Fits over 50
After pioneering female fitness 40 years ago, Denise Austin is leading the fitness movement for an aging population
by Elka Worner
At 66 years old, fitness legend Denise Austin still wants us to squeeze our butts and move our muscles the way she’s been doing for the past 40 years.
“Feel my belly. Come on. Feel my tummy,” she urged a woman attending the Manhattan Beach Chamber of Commerce’s “Phenomenal Women” conference, where the San Pedro native delivered the keynote.
“Impressive,” the woman said, feeling Austin’s rock-hard abs.
The turbocharged Austin, dressed in a yellow miniskirt that showed off her toned thighs, didn’t stop there.
“Okay everyone, squeeze your buttocks… tight, tight, tight,” she yelled to the crowd of professional women. “Because if you don’t squeeze it, no one else will.”
Her infectious energy, bubbly personality and entrepreneurial drive have turned her love of fitness into a lucrative business empire.
Austin has sold more than 24 million exercise videos and DVDs, published 12 best-selling fitness books, and starred in the number one fitness show in television history. There’s no sign of her slowing down.
“I’ve been in the fitness industry for 40 years and loved it,” said Austin. “The key is to stay positive wherever you are in your life.”
exercise and sports are in her DNA. She started as a gymnast at the age of 12 and practiced for up to five hours a day at Bishop Montgomery High School in Torrance. Her prowess on the balance beam and powerful flips on the floor led to an athletic scholarship to the University of Arizona, where she studied exercise physiology.
After graduating from college, she caught the eye of fitness king Jack LaLanne, whom she met at a dinner party. “I told him, ‘I could do handstands and cartwheels in the air on your show,'” she said.
Her moxie paid off. Austin was invited to co-host the popular ‘Jack LaLanne Show’. She eventually got her own show on KABC in Los Angeles, “Daybreak with Denise,” which aired at 5:30 a.m. and was aimed at early morning fitness enthusiasts.
She gave up her show when she married former tennis pro and Palos Verdes resident Jeff Austin, brother of tennis great Tracy Austin. The couple moved to Washington DC for his career as a sports lawyer.
“It’s 1983 and fitness is big in LA, but not in DC,” Austin said, remembering how she stood out in her dolphin leotards and running shorts in a sea of business suits.
The fact that hardly anyone played sports in the country’s capital did not stop her from pursuing her dreams. A fan of the “Today Show,” she cold called the executive producer 35 times to pitch an aerobics segment and was finally invited to the studio in New York.
“I lay on the floor and showed him all my favorite abdominal moves,” she said.
Her live demonstration led to a four-year contract as the show’s first fitness correspondent.
In 1985 she released her first exercise videos, bringing fitness into your home. She not only choreographed all her moves, but also took care of her own marketing. “I knew I could sell myself better than anyone else,” she said.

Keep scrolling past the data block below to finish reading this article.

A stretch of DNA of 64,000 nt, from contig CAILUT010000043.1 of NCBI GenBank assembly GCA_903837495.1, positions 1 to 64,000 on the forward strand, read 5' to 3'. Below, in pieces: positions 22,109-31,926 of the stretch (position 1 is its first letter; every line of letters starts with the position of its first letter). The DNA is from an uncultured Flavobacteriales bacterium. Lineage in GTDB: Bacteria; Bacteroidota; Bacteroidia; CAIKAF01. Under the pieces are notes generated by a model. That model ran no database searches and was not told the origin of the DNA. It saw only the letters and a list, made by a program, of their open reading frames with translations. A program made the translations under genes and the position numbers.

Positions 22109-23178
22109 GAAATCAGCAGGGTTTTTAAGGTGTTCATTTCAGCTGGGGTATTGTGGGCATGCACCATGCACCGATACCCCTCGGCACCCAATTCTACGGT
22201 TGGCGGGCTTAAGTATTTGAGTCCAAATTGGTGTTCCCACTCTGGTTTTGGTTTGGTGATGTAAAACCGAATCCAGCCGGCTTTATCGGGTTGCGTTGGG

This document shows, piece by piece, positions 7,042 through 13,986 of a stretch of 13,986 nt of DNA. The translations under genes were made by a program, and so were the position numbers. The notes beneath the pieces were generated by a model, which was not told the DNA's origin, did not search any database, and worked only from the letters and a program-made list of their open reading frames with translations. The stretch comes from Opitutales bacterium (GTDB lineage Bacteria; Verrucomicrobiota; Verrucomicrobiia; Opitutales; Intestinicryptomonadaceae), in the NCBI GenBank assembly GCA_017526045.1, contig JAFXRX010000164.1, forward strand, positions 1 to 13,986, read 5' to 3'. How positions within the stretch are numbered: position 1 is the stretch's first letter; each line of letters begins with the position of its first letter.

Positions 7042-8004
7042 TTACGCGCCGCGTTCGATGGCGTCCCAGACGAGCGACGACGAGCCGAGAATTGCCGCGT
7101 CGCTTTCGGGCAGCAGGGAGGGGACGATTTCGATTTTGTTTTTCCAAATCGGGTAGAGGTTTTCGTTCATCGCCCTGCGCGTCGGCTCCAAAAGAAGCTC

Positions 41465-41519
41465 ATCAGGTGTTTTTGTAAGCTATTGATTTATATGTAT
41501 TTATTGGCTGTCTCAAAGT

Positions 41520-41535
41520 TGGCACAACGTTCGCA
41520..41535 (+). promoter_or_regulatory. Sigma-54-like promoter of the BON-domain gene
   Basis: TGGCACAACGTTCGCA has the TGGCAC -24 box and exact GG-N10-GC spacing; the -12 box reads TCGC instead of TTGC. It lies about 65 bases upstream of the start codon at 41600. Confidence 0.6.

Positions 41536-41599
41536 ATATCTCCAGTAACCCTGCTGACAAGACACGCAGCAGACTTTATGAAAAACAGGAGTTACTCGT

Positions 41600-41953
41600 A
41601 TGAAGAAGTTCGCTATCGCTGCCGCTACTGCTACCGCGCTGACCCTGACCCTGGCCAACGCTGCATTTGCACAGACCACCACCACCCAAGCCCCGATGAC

That meant spending weekends at Walmart stores across the country pitching her workout videos.
“Every Saturday I went to one in Dayton, Ohio, then I went to Kansas City,” she said. “I worked like a dog.”
Even pregnancy didn’t stop her. After Austin had her first child, she turned to pregnancy and after baby workout videos to help women get back in shape.
From there, she landed a show on ESPN, “Getting Fit with Denise Austin,” which aired for 10 years. She then moved to Lifetime where she hosted “Denise Austin’s Daily Workout” and “Fit and Lite” for 14 years. According to the AARP, Austin’s television series became the longest-running workout program in television history.
While she relied on her drive and vision to advance her career, it was her supportive husband who negotiated her contracts.
“My husband is a sports lawyer. He’s very, very smart, so he helped me draw up the contracts. But I had the ideas,” she said.
In addition to videos and fitness shows, Austin also branches into activewear, athletic shoes — she has her own line of Easy Spirit walking boots — and exercise equipment. She also launched a magazine, “Fit Over 50.”
When it comes to exercise and diet, Austin is a big believer in moderation. She works out for just 30 minutes a day, including cardio, strength training, and stretching. She eats three meals a day, with plenty of lean protein, fresh fruits and vegetables, and healthy fats.
“I like food,” she said. “I come from a big family and all we do is eat and think about food.”
Growing up, she spent Sundays with her grandmother, who was a great cook.
“I spent a lot of time in the kitchen learning her recipes,” Austin said.
Her grandmother was also deeply religious and attended church every day. Her mother, who had five children, was the optimistic one.
“That’s what I get from my mom, my positivity and my grandmother, more faith and food,” Austin said. “It’s a good combination.”
Austin passed on her love of fitness to her two daughters, Katie and Kelly.
Daughter Katie followed closely in her mother’s footsteps and created a fitness app with 250 workout routines and healthy recipes. Austin credited her daughters with keeping her relevant in the social media age. She and Katie have done several mother-daughter workouts.
“She’s the one who put me on Instagram and TikTok and guided me through the last eight years,” said the fitness icon and resident of Hermosa Beach.
The key to her longevity, Austin said, is to never give up, whether in business or during a challenging workout routine. She plans to continue working as long as possible.
“I love helping people get healthy and fit,” she said. Pen